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Take Five: Leo Whitlock

Each week HTFP asks a leading regional press figure five set questions about their career – including how it started, their best story or headline, and which other journalists and publications they most admire.

This week: Leo Whitlock, pictured left, editor of the Kentish Gazette.

If you would like to take part in the series, email us on


What was your first job in journalism?

Trainee sports reporter on the Waltham Forest Guardian in east London which meant swapping my season ticket seat at Leyton Orient for the press box! The then manager Tommy Taylor was strangely obsessed with my shorthand in post-match interviews.

Who or what inspired you to go into journalism?

My mum was the librarian at the Waltham Forest Guardian in Walthamstow and she helped me arrange work experience when I was 15. I loved it and went back every chance I had – school holidays, during my A levels and during my degree. I finished my finals and started at the paper the very next day. I’m still grateful to everyone who supported me in those early days and everyone since.

What would you rate as your best story, headline or picture?

As a reporter, it was a series of stories about how badly elderly people were being treated at our local hospital. As a news editor it was the story of Antoni Imiela, the M25 rapist. He committed his first attack in Ashford and lived in a village close to the town. We helped capture him after the KM Group put up a £5,000 reward.

As an editor it was our coverage of the earthquake in Folkestone in 2007. It was an early opportunity to properly join up coverage in our free and paid-for newspapers, online and on our kmfm radio stations. We produced a 16-page supplement and sold 86 per cent more papers year on year.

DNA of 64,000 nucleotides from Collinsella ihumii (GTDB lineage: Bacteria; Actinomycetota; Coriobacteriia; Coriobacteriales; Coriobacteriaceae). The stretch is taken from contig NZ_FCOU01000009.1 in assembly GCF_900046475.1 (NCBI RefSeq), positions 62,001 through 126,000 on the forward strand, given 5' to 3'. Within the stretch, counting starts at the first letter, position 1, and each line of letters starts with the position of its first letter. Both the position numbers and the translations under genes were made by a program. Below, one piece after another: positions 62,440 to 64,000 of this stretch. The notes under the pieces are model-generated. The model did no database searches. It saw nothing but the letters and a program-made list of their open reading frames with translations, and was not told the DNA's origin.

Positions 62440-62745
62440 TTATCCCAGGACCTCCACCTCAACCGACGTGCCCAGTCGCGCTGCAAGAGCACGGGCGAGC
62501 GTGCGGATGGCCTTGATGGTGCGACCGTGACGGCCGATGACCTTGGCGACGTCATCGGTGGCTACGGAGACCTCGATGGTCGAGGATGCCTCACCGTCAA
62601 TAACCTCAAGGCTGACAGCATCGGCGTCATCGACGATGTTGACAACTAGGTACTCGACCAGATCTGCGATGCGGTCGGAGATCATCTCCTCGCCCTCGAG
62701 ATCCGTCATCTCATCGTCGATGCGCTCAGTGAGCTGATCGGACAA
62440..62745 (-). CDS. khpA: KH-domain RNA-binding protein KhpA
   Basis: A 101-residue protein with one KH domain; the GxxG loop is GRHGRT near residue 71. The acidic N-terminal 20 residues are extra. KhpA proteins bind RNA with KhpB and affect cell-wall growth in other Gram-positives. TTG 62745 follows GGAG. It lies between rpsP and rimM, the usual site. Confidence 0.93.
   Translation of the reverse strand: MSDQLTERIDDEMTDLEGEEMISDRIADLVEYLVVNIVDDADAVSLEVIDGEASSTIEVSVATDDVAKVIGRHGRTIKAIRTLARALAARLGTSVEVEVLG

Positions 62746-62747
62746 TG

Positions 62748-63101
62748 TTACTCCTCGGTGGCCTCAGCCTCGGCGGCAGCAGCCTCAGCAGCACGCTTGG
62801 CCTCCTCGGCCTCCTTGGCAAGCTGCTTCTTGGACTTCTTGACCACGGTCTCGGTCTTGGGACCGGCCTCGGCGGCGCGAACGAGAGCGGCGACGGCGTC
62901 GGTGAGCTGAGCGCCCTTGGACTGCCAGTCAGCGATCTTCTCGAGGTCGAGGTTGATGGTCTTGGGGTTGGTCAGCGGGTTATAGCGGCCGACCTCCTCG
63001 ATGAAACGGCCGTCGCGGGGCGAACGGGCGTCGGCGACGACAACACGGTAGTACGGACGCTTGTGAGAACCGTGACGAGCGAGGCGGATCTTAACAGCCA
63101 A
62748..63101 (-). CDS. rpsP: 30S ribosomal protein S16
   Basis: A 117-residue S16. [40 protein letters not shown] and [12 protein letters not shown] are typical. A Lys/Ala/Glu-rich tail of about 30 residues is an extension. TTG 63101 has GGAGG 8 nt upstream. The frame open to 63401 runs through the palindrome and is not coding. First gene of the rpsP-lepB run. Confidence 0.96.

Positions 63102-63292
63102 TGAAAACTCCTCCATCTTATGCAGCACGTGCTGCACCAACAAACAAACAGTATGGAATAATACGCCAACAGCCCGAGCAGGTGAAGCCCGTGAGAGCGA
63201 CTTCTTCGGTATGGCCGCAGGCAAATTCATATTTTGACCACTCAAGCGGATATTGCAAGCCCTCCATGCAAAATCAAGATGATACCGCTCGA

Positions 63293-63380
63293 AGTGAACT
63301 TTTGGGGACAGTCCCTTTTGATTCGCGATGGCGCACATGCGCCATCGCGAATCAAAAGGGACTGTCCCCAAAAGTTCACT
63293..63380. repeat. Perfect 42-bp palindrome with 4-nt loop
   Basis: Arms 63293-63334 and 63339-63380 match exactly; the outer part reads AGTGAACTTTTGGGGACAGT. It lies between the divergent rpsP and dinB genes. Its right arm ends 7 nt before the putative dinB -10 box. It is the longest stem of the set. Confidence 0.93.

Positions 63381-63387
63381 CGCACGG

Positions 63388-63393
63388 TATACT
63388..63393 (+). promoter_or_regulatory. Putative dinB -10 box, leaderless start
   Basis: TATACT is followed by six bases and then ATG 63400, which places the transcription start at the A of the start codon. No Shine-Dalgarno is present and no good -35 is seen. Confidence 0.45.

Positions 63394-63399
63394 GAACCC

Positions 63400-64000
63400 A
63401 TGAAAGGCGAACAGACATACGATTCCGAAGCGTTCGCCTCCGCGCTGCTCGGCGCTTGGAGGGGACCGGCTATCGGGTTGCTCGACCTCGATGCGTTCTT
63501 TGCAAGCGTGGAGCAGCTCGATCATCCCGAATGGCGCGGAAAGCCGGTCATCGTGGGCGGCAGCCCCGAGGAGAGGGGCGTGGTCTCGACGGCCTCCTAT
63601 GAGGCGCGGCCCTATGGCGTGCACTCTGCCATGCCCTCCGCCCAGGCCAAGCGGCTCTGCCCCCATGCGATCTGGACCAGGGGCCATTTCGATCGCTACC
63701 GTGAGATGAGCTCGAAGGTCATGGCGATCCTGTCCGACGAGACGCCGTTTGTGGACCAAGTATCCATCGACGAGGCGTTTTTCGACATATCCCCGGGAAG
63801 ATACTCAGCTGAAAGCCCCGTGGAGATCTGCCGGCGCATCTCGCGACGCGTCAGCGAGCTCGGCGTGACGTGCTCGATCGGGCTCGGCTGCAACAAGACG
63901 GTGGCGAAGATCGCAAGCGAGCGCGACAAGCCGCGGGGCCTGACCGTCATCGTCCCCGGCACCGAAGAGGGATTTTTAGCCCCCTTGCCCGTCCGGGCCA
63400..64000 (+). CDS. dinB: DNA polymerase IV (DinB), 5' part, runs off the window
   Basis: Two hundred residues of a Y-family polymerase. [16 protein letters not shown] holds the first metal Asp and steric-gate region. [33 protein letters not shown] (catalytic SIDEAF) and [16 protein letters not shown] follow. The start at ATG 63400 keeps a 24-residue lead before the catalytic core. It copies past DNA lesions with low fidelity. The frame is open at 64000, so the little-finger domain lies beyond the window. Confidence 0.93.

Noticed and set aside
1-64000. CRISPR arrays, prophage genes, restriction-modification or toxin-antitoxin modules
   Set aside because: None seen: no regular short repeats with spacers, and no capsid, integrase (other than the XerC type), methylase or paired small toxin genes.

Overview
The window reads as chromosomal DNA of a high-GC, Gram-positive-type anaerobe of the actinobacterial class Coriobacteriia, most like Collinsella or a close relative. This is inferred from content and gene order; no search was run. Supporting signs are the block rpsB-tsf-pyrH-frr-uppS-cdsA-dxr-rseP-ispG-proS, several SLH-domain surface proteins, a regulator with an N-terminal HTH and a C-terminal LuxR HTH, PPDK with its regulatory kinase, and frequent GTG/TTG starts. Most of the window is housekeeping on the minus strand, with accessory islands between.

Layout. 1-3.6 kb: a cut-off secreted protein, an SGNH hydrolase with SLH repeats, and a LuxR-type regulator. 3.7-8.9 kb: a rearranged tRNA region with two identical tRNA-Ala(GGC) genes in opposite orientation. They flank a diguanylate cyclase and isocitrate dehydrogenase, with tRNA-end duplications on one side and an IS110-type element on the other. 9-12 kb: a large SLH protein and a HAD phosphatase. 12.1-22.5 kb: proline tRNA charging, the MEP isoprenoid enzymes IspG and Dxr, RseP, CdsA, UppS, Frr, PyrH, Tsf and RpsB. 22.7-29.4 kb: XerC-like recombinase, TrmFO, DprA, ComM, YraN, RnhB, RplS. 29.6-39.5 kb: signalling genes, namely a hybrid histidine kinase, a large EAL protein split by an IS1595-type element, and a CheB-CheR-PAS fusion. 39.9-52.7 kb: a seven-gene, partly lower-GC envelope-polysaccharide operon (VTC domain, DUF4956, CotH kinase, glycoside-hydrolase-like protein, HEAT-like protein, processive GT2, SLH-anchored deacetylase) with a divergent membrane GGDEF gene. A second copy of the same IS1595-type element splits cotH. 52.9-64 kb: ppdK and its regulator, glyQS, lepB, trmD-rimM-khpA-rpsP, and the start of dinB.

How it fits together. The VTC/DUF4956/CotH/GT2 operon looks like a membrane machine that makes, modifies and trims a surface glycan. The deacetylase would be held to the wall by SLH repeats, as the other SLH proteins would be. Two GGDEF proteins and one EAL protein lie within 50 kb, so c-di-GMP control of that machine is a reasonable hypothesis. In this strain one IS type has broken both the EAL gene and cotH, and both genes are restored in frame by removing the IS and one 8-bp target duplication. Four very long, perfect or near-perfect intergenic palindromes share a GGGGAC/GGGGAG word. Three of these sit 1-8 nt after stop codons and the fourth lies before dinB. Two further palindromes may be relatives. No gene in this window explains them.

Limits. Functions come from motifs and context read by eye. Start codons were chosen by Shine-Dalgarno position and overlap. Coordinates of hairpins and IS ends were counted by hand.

More recently, an elaborate bomb hoax in Canterbury allowed us to add video, Twitter and Facebook to the mix.

Who would you rate as the best journalist you have worked either with or for?

While I never worked for them directly, the journalists that have inspired me the most are Peter Sands and Robin Thompson. I first met them both at the Editorial Centre in Hastings where I trained. Not a day goes by where I don’t call on the skills or the lessons they taught me all those years ago. They were all about working as hard as you can to produce the best possible story or laying out a cracking looking page. Their guiding principle was to always have the readers at the forefront of your mind. They encouraged you to innovate while enjoying every second of being involved in what is a fantastic industry full of talented people.

Apart from your own title, which other newspapers do you most admire?

I hope this doesn’t sound like a politician’s answer. I admire every local and regional newspaper that is managing to survive in what is the most challenging, difficult but exciting time the industry has ever faced.

While it’s hard to get hold of a copy in the wilds of Kent, I have always admired the Northern Echo for the quality of its papers and for the calibre of the journalists and editors it has produced over the years.

From our own stable, the multi-award winning Gravesend and Dartford Messenger, edited by Denise Eaton and now Bob Bounds, has been a must-read and full of ideas that are worth nicking. Infuriatingly, over the years it has pipped the Kentish Gazette at the post at various ceremonies while being news edited by my wife!

When it comes to the nationals, you can’t beat the Sun, the Daily Mail is technically brilliant and people moan about how often I retweet stories from the Guardian.


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  • December 16, 2011 at 12:01 pm

    I did my training with you at The Editorial Centre and 100% agree with your comments about Peter Sands and Robin Thompson. I always have Robin’s voice in my ear when I write a news story! Glad to hear you are doing well.

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